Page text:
A Plea to NHL Teams

San Jose Sharks centre Joe Thornton celebrates...
Feel free to put shots on goal, Joe. Just not 30 in one period. (Photo credit: Wikipedia)

Happy NHL eve everyone!

Yes, it’s true. Hockey is back. Or for you social media types, #hockeyisback. The NHL drops the puck on a new season Saturday at 3 p.m. ET — just a little over three months late due to a labor dispute.

This has not been an easy time for Ryan. Thankfully he found football to help fill the void, but his new interest in the New York Jets began to fade around the time of the infamous “butt fumble” on Thanksgiving night.

So, yeah, Ryan is more than a little excited for Saturday. He has announced he will watch all 13 games and is not going to bed until 1 a.m. And you know what? If he can stay up, we might just let him.

There’s just one problem, and here’s where I need NHL teams to do their part.

You see, Ryan experiences the game just a little bit differently than most. He has favorite teams (Sharks, Devils) and a favorite player (San Jose’s Joe Thornton), but what he really loves about the game are numbers. Standings. Final scores. And more recently, a new favorite statistic: shots on goal. He will pour over old box scores for hours on end — we have to force him to take breaks — looking at the shots on goal total.

I’m not sure why this particular figure fascinates him, but it clearly does. After all, shots on goal don’t necessarily fit with his linear thought process. The team with more shots doesn’t always win, so it’s not as cut-and-dry as he would like. Shots on goal indicate which team is carrying the play, which is a messy gray area that often, but not always, correlates with who wins. Maybe that’s why he likes it — because it challenges normal logic. I don’t know.

The other day Ryan and were talking about the schedule format in this shortened NHL season. Teams play 48 games each, down from the normal 82. They also play more frequently. It was on that latter point that I made a mistake. I told him some strange things might happen because the teams are fatigued from playing more often.

He stopped me right there. This did not sit well with Ryan.

“You mean like one team might get 30 shots on goal in a period?” he asked.

Since teams often fail to reach 30 shots for an entire game, 30 in one period really would be extraordinary. I tried to explain how I didn’t think shots on goal was one of the areas that would be affected by the compressed schedule, but it was too late. Ryan continued to ask me about this every so often.

Last night, we were awoken by Ryan at 3 a.m. This used to be quite common, but has declined since we got him a weighted blanket. This time he was having a nightmare.

In my slumber, I barely stirred, but caught enough of his conversation with Veronica to figure out what was bothering him. He said that in his dream something “weird” had happened in an NHL game and he needed her to reassure him that what he had dreamt wasn’t real. She did so and he was soon back to sleep.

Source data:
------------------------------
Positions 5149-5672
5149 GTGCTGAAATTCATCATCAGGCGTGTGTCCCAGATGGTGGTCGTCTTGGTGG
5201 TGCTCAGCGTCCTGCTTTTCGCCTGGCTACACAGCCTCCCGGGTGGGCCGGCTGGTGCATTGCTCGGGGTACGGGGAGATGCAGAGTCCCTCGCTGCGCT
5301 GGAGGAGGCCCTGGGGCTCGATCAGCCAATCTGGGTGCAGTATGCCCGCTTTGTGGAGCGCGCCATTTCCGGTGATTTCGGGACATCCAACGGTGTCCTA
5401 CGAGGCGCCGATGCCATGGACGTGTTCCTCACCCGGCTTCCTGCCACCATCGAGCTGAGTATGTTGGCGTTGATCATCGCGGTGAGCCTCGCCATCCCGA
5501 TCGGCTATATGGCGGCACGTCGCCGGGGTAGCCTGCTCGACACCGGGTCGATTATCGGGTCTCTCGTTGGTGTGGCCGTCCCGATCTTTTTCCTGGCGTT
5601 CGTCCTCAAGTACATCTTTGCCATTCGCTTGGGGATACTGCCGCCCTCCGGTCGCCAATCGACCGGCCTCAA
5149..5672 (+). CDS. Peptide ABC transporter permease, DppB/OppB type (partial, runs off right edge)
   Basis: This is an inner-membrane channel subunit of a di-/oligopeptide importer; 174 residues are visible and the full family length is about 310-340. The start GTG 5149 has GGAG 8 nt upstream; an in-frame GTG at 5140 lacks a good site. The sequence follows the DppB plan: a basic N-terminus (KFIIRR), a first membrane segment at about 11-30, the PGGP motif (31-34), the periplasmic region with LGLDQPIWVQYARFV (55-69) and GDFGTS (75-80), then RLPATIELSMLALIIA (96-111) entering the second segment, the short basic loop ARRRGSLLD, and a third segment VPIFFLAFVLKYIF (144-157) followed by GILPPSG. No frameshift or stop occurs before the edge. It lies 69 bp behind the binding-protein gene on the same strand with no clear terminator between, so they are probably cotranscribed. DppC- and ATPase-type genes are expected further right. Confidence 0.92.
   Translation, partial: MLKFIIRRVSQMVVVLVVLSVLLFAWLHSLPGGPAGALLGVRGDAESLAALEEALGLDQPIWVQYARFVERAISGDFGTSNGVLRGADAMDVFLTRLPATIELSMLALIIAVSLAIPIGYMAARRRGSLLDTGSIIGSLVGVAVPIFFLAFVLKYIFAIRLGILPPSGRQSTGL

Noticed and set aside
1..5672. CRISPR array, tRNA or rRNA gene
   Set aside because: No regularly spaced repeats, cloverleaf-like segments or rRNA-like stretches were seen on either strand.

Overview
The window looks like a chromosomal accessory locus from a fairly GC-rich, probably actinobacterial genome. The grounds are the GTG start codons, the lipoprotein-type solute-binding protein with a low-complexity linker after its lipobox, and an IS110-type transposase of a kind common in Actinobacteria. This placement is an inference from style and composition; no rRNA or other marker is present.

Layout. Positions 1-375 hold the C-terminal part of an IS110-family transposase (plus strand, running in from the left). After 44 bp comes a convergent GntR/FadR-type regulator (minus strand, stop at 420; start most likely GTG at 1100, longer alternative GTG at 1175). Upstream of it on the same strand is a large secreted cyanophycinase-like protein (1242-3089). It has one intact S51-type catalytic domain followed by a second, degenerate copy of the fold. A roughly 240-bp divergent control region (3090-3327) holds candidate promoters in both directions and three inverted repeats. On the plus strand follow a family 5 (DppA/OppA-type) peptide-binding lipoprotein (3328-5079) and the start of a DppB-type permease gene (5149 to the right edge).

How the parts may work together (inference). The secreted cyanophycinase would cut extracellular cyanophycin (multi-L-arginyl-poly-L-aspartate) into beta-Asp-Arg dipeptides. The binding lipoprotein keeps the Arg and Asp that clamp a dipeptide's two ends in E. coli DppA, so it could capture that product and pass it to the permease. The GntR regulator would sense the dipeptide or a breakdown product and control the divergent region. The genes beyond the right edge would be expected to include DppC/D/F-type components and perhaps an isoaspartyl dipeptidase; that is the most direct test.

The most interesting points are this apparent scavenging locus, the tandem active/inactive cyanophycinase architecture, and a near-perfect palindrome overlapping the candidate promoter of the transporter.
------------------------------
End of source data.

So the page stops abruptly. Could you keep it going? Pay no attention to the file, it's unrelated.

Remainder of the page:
In the morning, Veronica asked if I had heard the conversation. Remembering it, I went to ask Ryan. He didn’t want to talk about it but nodded when I asked if he had dreamt about a team getting 30 shots on goal in a period.

I tried to reassure him this was unlikely but wouldn’t be a big deal if it occurred. I tried again, but failed, to figure out why this number bothers him so. All I got out of him was that it was “creepy.”

Somewhere, there is logic that I am missing. I can feel it. It is logic that would make the whole scenario make perfect sense if only I had the ability to think like my son. And so I will keep digging, keep trying to build a bridge to understanding.

In the meantime all I have is this — a plea to all 30 teams. Should you find yourselves absolutely dominating a period and seeing the shots in goal counter tick towards 30, would you mind calling off the dogs a bit?


5 thoughts on “A Plea to NHL Teams

  1. Just speculating here. Ryan counts shots on goal in order to calculate save percentage, right? And to determine the save percentage, he doesn’t divide saves by shots, rather he has a mental chart of shots, saves, and corresponding save percentage memorized. 30 shots in a period would likely mean north of 50 shots in the game, and since that happens so infrequently, maybe he hasn’t memorized those numbers. So the possibility of not being able to report the save percentage at the end of the game could be causing his anxiety. I could be off base here (or have my facts wrong) but just a thought.


    1. It’s entirely possible — and a very good theory. I will ask him. You’re correct in that he doesn’t do the math in his head, he has memorized the save percentage based on common shot/goal totals.


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